Four months into a fresh four years, President Obama is already assuming the familiar crouch of a scandal-struck second-termer.
British Prime Minister David Cameron was visiting the White House Monday morning and the two leaders were scheduled to hold a news conference. By custom, the leaders field two questions per side from the British and American media, and sometimes many more, if the leaders are feeling expansive.
This time, White House officials said there would be only one question per side.
The motive was obvious, and counterproductive. Obvious, because Obama was trying to avoid an extended grilling on the two scandals of the moment: the IRS' targeting of conservative groups and the "talking points" following the attack on a U.S. diplomatic outpost in Benghazi, Libya. Counterproductive, because he was violating the cardinal rule of scandal management: Get it out quickly.
Obama assigned the role of sole questioner to the Associated Press' Julie Pace, who valiantly attempted to cram in three questions about the IRS and two about Benghazi. (For extra credit, she also directed two questions about Syria to Cameron.)
But the one-questioner rule still achieved its purpose, because it allowed Obama to make unchallenged statements about the IRS and the talking points. There wasn't another American questioner, so the president had no risk of facing a follow-up.
On the IRS, he portrayed himself as an innocent bystander: "I first learned about it from the same news reports that I think most people learned about this, I think it was on Friday." He proclaimed his distance: "The IRS as an independent agency requires absolute integrity." He argued against a rush to judgment: "The I.G. is conducting its investigation, and you know I am not going to comment on their specific findings prematurely."
And he qualified his expression of outrage at the IRS' behavior by leaving open the possibility that the reports are false: "If in fact IRS personnel engaged in the kind of practices that have been reported on, and were intentionally targeting conservative groups, then that's outrageous."
Outrage is appropriate, but Obama's response did him little good because it failed to get him out in front of the scandal. Rather than taking quick action -- firing those involved or opening an investigation with more teeth than the inspector general's -- he has left himself at the mercy of events, and will be called to respond as details dribble out.
This was exactly his problem with Benghazi. Obama correctly said in response to Pace's multi-headed question that the squabble over the talking points is a "sideshow." But his administration wrote the script for this sideshow by not getting the details out quickly.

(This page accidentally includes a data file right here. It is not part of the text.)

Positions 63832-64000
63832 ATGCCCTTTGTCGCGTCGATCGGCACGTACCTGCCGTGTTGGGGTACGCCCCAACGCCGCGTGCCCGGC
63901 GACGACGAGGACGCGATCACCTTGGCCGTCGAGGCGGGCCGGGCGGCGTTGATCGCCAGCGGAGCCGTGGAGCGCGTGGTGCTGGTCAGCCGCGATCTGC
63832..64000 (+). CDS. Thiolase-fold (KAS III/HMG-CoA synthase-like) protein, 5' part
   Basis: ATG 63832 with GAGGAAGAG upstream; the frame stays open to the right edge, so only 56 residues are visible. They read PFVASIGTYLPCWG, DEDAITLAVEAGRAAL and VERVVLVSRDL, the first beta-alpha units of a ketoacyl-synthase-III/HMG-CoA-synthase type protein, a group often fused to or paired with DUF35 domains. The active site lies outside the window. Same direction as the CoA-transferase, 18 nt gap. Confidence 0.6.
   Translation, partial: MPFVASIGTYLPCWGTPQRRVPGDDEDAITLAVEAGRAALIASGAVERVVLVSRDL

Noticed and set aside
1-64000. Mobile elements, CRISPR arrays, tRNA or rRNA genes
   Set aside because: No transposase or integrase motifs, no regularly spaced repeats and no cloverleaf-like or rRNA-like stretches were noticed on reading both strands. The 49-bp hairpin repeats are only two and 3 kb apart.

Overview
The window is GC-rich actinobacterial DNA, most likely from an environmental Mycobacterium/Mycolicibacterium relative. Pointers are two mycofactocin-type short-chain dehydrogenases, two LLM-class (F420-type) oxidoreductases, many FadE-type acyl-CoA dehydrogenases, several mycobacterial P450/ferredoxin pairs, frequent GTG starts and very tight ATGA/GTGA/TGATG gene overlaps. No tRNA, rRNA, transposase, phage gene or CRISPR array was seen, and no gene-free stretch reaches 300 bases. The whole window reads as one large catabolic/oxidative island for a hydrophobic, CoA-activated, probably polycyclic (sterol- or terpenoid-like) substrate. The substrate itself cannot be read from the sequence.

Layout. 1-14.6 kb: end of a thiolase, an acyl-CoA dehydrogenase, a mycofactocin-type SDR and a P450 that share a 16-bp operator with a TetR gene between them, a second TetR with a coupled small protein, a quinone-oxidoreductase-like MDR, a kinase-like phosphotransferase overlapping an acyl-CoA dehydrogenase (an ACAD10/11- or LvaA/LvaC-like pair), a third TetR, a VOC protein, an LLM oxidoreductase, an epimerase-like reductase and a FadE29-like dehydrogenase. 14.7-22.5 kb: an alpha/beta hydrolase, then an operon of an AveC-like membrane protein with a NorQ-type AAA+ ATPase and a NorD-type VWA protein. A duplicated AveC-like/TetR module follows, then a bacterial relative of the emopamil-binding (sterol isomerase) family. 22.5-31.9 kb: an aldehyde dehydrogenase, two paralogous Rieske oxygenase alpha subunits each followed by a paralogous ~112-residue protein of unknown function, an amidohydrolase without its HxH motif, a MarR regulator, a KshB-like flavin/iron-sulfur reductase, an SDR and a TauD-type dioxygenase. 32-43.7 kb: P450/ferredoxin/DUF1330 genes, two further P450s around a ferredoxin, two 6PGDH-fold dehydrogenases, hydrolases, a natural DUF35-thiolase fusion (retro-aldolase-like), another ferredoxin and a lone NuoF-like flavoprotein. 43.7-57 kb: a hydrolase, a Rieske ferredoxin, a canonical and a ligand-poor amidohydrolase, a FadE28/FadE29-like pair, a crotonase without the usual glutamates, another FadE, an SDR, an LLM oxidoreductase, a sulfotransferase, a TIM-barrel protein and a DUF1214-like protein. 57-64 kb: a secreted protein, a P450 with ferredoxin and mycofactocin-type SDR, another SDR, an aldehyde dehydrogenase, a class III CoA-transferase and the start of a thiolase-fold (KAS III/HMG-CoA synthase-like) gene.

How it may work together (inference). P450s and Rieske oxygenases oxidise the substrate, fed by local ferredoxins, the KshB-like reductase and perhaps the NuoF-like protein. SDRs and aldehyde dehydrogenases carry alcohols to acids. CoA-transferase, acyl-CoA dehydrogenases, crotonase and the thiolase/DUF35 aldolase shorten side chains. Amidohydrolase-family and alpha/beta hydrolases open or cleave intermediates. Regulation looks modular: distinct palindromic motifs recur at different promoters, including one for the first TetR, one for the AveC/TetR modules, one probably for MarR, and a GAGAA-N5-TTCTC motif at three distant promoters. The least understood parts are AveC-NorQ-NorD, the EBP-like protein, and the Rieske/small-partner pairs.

The Benghazi inquiry ceased long ago to be about its original and worthy purpose -- whether the administration could have done something to prevent the deaths of the U.S. ambassador to Libya and three other Americans stationed there -- and became about whether the administration tried to play down terrorists' involvement in the killings. The entire fight, about the altering of talking points U.N. Ambassador Susan Rice used on Sunday TV shows soon after the attack, is rather banal, because the full story was fast emerging anyway. As Obama correctly pointed out Monday, "Who executes some sort of cover-up or effort to tamp things down for three days?"
But Obama and his aides gave license to the conspiracy theorists when they claimed months ago that they made only one minor change to the CIA-drafted talking points. They didn't say anything publicly in March when they provided congressional investigators with emails showing that White House officials had been involved in an intense fight between the CIA and the State Department over the drafting of the points and that at least a dozen versions had been written.
As a result of not getting the information out early, the story gained new life on Friday when the emails finally leaked -- and Obama was on the defensive as he responded to Pace's question in the East Room on Monday morning. "The emails that you allude to were provided by us to congressional committees," he said. "They reviewed them several months ago, concluded that in fact there was nothing afoul in terms of the process that we had used. And suddenly, three days ago, this gets spun up as if there's something new to the story. There's no 'there' there."
Maybe not. But if Obama wishes to avoid the endless scandals that plague many second-term presidents, he needs to say more sooner.
Dana Milbank is a Washington Post columnist.
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